The number of grasshoppers is decreasing in parallel with the decline in the quality of ecosystems such as grasslands: this was achieved by a study published in Proceedings of the National Academy of Sciences. The researchers conducted the study in a prairie in Arkansas analyzing data from the last two decades.
According to the researchers themselves, everything is due to increased levels of CO2 in the atmosphere that have decreased important nutrients such as nitrogen, phosphorus and sodium in plants, which in turn led to the decline of grasshoppers.
The study was carried out by Ellen Welti, researcher at the Geographical Ecology Group of the OU Department of Biology, in collaboration with other institutes.
“This decline in plant nutrient concentration represents a challenge for all plant consuming animals, including humans,” reveals the researcher.
This study confirms that many species of insects are declining in number and that grasshoppers are no less so despite the prairies of Arkansas, the environment taken into account for the study, represents a privileged stable habitat for these insects.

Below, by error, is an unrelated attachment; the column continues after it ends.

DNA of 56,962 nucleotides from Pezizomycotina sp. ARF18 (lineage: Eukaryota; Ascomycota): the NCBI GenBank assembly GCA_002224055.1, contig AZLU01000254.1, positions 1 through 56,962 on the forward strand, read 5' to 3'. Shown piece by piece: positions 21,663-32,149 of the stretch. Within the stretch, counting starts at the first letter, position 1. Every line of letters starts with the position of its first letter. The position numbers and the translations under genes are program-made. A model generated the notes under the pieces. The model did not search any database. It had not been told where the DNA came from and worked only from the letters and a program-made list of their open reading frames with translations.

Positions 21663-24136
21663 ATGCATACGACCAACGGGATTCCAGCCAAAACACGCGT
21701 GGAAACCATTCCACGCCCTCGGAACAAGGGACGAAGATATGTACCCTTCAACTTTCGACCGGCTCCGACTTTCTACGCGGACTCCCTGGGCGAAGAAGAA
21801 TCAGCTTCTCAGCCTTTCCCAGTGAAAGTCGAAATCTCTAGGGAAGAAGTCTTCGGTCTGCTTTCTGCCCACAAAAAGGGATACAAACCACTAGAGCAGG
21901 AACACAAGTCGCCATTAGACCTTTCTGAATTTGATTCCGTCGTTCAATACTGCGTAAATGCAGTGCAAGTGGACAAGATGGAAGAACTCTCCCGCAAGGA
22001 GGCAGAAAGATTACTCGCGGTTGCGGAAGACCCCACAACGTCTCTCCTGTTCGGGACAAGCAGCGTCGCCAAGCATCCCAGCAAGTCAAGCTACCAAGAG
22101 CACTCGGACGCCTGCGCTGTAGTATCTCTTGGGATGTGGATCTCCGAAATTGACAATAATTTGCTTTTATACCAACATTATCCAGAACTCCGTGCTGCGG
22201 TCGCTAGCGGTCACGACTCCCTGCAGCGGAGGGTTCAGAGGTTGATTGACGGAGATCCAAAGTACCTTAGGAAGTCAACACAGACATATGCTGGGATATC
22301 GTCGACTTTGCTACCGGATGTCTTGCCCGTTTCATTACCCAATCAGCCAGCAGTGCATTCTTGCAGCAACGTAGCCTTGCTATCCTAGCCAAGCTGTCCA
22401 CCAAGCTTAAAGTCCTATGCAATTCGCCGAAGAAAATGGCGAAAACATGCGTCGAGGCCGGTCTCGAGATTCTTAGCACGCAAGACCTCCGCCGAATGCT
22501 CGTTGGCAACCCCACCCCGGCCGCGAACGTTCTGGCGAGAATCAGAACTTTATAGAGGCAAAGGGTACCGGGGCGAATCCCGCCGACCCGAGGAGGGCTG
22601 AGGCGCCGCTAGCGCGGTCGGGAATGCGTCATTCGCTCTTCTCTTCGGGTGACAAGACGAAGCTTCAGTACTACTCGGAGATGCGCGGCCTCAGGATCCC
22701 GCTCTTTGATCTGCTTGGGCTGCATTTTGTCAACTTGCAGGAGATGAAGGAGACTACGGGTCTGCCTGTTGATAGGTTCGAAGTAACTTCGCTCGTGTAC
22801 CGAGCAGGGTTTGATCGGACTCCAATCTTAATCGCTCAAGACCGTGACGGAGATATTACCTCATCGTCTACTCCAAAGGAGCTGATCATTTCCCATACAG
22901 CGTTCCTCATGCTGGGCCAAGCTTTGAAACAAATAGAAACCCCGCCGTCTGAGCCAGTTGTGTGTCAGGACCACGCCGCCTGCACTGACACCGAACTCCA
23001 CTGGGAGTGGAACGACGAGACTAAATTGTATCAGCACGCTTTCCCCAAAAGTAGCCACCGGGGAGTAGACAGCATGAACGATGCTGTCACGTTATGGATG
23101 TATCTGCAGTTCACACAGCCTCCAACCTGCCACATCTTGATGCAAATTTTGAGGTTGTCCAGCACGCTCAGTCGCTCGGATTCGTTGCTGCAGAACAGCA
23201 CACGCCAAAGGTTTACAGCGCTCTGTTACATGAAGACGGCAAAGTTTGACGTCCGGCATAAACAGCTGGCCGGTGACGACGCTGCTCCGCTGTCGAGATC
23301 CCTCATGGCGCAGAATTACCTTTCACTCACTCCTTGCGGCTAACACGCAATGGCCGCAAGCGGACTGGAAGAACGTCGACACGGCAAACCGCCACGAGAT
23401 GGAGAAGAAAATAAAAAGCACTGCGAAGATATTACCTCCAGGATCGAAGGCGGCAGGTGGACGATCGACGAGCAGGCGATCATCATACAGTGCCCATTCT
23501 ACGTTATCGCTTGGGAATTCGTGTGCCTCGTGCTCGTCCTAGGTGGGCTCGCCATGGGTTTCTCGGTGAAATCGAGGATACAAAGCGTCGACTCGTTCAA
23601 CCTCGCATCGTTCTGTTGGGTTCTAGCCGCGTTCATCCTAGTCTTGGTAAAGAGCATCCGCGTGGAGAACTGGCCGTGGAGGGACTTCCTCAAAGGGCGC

The decrease calculated by the researcher would be 2% per year over the last 20 years despite a doubling of plant biomass over the same period. The decrease in the number of grasshoppers can be explained by the lower quality of the plants in relation to the nutrients they can offer and the dilution of these nutrients.
“The greenhouse gas CO2 is warming the Earth and acidifying its oceans, but it is also the main ingredient of sugars, starches and cellulose in plants,” said Michael Kaspari, senior author of the study.
According to the researcher, human beings, by immersing more and more CO2 into the atmosphere, are also promoting the growth of more plants. However, without enough nutrients to fertilize all of these plants, the nutritional value of each plant is diluted and lowered. This means less and less quality food for grasshoppers.
According to the researchers, this is not a phenomenon limited to Arkansas: the dilution of plant nutrients is probably a global phenomenon and therefore a challenge for all herbivorous animal populations around the world.